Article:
Foreign qualification requires a Certificate of Authority from the respective state. Some states also require a Certificate of Good Standing granted from the state of the company’s origin. The cost of such a filing fee varies from state to state, and also differs depending on the type of business structure. Further information regarding the fees can be found on the website of the respective state authorities.

How much does it cost to register a small business?

As mentioned above, the price of registering a small business varies from state to state. However, generally the cost of the process will be no more than $300. Depending on the state and the type of business, this price could rise to as much as $750. However, prices could also be as low as $50. 

Doing Business As (DBA)

In some states it is required for you to have an operating name for your company. This name is fictitious and has the purpose of protecting consumers who conduct business with the company. The DBA is different to the business’ legal, registered name. In some states it is simply a case of filing the fictitious name with the relevant authorities. Others require you to go as far as place a fictitious ad in a local paper for a certain amount of time. Such an undertaking will naturally add to the overall cost of registering the small business.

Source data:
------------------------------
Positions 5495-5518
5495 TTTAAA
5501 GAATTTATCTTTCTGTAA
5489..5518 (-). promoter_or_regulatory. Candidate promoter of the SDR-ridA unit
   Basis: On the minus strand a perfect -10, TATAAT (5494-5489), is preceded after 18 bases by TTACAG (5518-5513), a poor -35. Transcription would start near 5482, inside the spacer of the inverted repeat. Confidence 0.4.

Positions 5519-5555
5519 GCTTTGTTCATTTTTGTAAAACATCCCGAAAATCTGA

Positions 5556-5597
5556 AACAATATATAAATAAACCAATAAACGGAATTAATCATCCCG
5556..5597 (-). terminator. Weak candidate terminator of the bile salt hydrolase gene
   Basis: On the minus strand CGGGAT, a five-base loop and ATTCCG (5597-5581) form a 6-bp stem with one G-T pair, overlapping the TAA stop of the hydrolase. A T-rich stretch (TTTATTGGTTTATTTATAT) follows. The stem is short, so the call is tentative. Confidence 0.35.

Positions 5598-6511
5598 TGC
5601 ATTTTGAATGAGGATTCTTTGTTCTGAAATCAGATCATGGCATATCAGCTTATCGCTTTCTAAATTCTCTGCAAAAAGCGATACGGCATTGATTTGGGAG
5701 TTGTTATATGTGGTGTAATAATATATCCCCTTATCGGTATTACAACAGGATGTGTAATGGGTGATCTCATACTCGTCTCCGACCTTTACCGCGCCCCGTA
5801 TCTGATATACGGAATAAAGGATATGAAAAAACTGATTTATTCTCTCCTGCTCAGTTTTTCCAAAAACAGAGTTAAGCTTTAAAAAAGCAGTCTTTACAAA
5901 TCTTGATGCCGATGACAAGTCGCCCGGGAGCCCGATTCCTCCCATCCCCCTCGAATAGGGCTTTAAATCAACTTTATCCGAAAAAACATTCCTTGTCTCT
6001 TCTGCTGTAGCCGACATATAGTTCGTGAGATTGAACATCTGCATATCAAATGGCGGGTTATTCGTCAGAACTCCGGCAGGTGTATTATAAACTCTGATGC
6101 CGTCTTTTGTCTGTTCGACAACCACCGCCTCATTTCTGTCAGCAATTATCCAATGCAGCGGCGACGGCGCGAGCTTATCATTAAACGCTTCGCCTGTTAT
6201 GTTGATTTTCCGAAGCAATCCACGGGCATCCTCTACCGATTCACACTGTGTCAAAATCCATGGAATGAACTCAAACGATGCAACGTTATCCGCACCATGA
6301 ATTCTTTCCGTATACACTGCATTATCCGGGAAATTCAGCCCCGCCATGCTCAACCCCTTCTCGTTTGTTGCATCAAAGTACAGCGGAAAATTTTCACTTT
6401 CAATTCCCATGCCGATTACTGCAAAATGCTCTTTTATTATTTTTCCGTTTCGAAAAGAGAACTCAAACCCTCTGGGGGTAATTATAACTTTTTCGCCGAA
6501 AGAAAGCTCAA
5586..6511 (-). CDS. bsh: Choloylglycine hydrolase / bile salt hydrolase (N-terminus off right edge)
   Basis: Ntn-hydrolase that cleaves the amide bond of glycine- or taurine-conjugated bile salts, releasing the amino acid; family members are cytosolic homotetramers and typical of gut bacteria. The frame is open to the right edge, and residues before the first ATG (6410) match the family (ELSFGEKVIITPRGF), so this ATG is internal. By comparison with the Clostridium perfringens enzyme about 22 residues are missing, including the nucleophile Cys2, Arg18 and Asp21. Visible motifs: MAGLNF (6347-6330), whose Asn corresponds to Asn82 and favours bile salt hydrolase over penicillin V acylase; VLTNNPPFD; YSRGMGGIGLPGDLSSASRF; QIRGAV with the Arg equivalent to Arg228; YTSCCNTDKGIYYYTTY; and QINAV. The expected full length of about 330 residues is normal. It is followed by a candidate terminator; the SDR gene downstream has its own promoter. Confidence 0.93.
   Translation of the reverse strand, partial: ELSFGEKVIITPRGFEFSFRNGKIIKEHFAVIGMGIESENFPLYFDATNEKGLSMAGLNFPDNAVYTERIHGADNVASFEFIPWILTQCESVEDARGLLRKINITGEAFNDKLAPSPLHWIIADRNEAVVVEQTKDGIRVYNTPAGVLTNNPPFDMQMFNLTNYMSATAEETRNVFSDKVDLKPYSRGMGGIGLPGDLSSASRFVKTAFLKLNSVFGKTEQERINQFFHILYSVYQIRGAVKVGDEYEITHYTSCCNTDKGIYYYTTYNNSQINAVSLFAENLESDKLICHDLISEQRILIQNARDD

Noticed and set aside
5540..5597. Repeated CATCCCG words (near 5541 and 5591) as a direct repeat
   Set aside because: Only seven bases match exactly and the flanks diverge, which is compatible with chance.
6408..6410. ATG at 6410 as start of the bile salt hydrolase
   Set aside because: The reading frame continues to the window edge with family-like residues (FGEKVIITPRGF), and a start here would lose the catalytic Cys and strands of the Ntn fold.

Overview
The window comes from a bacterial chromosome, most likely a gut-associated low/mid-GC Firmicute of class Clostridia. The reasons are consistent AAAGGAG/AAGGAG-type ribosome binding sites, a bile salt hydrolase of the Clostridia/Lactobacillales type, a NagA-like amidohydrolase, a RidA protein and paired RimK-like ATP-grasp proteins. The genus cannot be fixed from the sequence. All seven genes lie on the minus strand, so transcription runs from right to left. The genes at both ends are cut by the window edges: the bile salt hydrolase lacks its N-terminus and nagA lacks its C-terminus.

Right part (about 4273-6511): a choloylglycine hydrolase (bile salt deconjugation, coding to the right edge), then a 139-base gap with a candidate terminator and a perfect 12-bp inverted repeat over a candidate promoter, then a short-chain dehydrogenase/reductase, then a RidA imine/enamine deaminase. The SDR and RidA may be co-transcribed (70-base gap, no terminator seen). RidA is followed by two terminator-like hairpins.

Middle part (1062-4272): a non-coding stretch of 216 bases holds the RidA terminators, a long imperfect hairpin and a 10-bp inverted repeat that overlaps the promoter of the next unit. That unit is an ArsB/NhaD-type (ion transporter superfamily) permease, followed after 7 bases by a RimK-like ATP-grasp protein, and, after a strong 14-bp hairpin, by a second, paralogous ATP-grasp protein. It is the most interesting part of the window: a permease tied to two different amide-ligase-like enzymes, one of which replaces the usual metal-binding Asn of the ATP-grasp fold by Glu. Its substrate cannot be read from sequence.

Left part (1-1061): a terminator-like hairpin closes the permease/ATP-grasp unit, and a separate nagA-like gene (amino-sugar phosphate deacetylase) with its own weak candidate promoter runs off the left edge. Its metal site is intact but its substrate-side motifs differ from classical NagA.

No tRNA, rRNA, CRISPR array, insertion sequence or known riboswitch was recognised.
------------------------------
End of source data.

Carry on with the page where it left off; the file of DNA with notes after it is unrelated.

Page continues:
What information do I need for the small business registration process?

When it comes to the information required for filing your small business, there are no real surprises. Here is a list of the details you’ll need when registering your small business within a state:

  • Name of the business
  • Location of the business
  • Names of the directors
  • Ownership/management structure
  • Information on the registered agent
  • For corporations: the quantity and value of shares

The specificities of which information is required can be found on the websites of the respective state authorities.

What documents do I need?

Just like with the fees and required information, the documents needed to register a small business depend on what sort of business you are running. Below is a table detailing some of the documents needed for registering a small business.

Business Document Details
LLC Articles of organization
  • Outlines the basics of the business